|From:||Tom Lane <tgl(at)sss(dot)pgh(dot)pa(dot)us>|
|To:||John Naylor <john(dot)naylor(at)2ndquadrant(dot)com>|
|Subject:||Re: generating catcache control data|
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John Naylor <john(dot)naylor(at)2ndquadrant(dot)com> writes:
> While digging through the archives, I found a thread from a couple
> years back about syscache performance. There was an idea  to
> generate the cache control data at compile time. That would to remove
> the need to perform database access to complete cache initialization,
> as well as the need to check in various places whether initialization
> has happened.
> 1. Generate the current syscache cacheinfo array and cacheid enum by
> adding a couple arguments to the declarations for system indexes, as
> #define DECLARE_UNIQUE_INDEX(name,oid,oid_macro,cacheid,num_buckets,decl)
> extern int no_such_variable
I do not like attaching this data to the DECLARE_UNIQUE_INDEX macros.
It's really no business of the indexes' whether they are associated
with a syscache. It's *certainly* no business of theirs how many
buckets such a cache should start off with.
I'd be inclined to make a separate file that's specifically concerned
with declaring syscaches, and put all the required data there.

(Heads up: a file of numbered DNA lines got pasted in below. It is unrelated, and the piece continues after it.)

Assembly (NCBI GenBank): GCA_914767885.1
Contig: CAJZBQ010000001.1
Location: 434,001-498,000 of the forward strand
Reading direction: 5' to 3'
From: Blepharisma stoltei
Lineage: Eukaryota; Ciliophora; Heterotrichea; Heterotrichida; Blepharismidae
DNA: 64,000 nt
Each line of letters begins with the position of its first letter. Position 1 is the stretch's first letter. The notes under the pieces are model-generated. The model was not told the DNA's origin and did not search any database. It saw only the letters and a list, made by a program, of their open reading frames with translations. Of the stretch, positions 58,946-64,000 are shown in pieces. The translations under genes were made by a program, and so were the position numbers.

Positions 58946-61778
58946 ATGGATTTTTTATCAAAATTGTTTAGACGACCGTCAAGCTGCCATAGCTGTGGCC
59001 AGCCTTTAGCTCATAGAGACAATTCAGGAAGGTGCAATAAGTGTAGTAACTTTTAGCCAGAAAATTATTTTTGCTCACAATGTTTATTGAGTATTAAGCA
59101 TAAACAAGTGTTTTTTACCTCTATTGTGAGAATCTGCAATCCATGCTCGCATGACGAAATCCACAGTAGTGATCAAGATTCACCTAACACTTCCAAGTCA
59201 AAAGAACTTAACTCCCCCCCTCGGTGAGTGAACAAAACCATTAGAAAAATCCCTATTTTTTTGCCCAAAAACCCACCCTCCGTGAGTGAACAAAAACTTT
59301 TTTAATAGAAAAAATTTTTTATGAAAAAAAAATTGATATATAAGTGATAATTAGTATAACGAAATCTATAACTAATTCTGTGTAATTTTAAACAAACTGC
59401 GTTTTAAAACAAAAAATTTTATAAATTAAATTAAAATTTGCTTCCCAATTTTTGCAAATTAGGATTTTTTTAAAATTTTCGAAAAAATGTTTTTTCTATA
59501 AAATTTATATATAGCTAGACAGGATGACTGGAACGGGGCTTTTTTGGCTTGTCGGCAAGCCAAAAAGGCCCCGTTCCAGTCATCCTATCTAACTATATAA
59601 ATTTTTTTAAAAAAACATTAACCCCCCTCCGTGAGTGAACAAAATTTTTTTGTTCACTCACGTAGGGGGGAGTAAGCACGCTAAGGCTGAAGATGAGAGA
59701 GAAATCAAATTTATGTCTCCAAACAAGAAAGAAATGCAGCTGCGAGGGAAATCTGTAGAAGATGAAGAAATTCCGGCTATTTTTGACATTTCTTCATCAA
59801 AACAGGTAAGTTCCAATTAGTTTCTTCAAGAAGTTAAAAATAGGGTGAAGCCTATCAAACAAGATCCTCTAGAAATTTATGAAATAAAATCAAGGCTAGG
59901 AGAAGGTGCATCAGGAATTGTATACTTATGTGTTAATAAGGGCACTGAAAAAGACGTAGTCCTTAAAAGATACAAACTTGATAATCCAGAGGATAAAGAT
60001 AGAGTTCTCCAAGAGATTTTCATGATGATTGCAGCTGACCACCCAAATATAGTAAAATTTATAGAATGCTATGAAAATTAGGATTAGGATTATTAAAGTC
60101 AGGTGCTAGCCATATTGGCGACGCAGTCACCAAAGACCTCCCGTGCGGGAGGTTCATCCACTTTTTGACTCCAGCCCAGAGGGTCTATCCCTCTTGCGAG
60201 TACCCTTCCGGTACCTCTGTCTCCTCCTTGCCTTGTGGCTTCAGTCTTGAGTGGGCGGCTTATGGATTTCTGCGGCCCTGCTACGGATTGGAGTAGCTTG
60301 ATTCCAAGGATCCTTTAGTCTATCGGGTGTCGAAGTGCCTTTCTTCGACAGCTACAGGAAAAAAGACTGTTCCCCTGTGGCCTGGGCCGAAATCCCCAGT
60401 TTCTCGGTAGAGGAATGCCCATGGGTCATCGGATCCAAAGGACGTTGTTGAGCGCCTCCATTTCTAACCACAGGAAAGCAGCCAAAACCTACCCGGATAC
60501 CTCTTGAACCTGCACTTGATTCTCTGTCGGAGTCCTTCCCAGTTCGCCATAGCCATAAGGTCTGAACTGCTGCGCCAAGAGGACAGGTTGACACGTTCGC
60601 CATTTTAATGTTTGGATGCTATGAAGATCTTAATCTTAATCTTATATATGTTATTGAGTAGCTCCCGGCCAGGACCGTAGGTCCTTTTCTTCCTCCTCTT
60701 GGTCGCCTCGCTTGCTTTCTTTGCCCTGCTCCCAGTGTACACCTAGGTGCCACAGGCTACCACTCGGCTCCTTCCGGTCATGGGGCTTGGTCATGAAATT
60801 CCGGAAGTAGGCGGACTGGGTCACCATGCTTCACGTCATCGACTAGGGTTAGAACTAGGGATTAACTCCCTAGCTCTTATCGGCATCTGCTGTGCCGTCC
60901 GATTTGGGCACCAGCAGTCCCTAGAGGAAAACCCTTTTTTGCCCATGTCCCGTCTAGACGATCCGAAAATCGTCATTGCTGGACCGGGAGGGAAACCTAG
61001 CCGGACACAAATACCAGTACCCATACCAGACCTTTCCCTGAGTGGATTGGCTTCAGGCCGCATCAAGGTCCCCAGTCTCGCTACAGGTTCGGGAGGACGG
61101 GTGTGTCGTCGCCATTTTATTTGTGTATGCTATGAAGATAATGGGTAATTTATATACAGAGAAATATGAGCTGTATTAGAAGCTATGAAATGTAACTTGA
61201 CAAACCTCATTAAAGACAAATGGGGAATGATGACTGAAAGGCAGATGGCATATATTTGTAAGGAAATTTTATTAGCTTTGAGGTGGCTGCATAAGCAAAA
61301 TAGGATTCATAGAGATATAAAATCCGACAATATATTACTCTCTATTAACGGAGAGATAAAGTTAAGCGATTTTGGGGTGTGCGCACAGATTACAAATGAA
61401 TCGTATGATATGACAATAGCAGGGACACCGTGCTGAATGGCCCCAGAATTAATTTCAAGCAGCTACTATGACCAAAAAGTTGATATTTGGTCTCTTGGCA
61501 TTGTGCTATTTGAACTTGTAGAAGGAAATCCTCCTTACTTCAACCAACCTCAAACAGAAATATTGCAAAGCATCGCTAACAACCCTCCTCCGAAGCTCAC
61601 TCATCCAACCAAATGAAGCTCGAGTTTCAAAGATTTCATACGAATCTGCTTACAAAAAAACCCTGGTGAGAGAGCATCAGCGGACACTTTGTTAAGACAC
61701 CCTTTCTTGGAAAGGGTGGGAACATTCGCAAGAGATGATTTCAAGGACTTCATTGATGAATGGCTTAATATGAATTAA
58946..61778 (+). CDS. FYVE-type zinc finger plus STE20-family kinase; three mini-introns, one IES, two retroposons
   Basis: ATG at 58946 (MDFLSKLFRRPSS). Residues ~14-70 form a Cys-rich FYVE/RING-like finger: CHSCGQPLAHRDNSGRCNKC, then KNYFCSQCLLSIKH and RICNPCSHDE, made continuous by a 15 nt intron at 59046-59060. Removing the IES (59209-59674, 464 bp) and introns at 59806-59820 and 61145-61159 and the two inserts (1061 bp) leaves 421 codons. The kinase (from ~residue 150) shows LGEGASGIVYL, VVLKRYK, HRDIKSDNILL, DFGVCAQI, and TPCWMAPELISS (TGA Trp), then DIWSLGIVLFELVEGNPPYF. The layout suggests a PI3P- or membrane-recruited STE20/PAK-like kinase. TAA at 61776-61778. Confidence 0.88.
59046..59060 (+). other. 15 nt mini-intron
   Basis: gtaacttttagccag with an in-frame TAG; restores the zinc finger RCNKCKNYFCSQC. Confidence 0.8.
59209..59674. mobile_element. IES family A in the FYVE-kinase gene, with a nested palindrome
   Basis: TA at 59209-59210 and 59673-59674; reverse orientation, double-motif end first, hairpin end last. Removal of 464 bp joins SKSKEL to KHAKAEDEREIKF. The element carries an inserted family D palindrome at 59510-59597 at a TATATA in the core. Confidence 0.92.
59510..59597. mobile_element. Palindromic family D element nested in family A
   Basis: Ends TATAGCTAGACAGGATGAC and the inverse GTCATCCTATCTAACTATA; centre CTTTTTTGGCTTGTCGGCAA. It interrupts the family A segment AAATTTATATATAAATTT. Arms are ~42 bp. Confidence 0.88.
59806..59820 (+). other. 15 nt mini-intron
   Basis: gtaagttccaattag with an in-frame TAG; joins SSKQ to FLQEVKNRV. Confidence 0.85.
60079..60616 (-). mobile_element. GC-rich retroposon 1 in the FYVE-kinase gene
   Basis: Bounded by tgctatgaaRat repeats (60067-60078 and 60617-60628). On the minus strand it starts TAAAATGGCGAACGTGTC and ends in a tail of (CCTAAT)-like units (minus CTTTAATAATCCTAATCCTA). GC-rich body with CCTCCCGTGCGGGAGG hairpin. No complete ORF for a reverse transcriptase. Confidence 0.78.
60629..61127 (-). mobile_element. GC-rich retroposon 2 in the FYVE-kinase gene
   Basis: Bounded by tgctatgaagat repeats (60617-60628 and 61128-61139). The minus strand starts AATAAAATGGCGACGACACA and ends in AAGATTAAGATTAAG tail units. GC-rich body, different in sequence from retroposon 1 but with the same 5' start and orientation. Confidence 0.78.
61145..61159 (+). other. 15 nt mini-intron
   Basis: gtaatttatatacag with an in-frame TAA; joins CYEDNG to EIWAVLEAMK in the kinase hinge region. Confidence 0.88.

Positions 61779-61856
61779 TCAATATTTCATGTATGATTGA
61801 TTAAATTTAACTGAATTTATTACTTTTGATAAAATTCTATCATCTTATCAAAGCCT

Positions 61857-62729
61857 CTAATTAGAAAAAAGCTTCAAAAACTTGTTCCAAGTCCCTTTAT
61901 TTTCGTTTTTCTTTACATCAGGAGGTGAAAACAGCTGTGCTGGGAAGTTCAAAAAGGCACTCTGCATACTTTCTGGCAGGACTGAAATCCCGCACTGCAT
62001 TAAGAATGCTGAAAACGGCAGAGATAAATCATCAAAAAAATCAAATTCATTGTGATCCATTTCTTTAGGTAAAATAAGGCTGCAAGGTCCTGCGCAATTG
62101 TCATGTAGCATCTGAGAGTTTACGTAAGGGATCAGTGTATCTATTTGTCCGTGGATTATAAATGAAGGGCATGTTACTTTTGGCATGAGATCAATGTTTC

> Relname, and relisshared are straightforward. For eq/hash functions,
> we could add metadata attributes to pg_type.dat for the relevant
> types. Tuple descriptors would get their attrs from schemapg.h.
I don't see a need to hard-wire more information than we do today, and
I'd prefer not to because it adds to the burden of creating new syscaches.
Assuming that the plan is for genbki.pl or some similar script to generate
the constants, it could look up all the appropriate data from the initial
contents for pg_opclass and friends. That is, basically what we want here
is for a constant-creation script to perform the same lookups that're now
done during backend startup.
> Is this something worth doing?
Hard to tell. It'd take a few cycles out of backend startup, which
seems like a worthy goal; but I don't know if it'd save enough to be
worth the trouble. Probably can't tell for sure without doing most
of the work :-(.
Perhaps you could break it up by building a hand-made copy of the
constants and then removing the runtime initialization code. This'd
be enough to get data on the performance change. Only if that looked
promising would you need to write the Perl script to compute the
regards, tom lane
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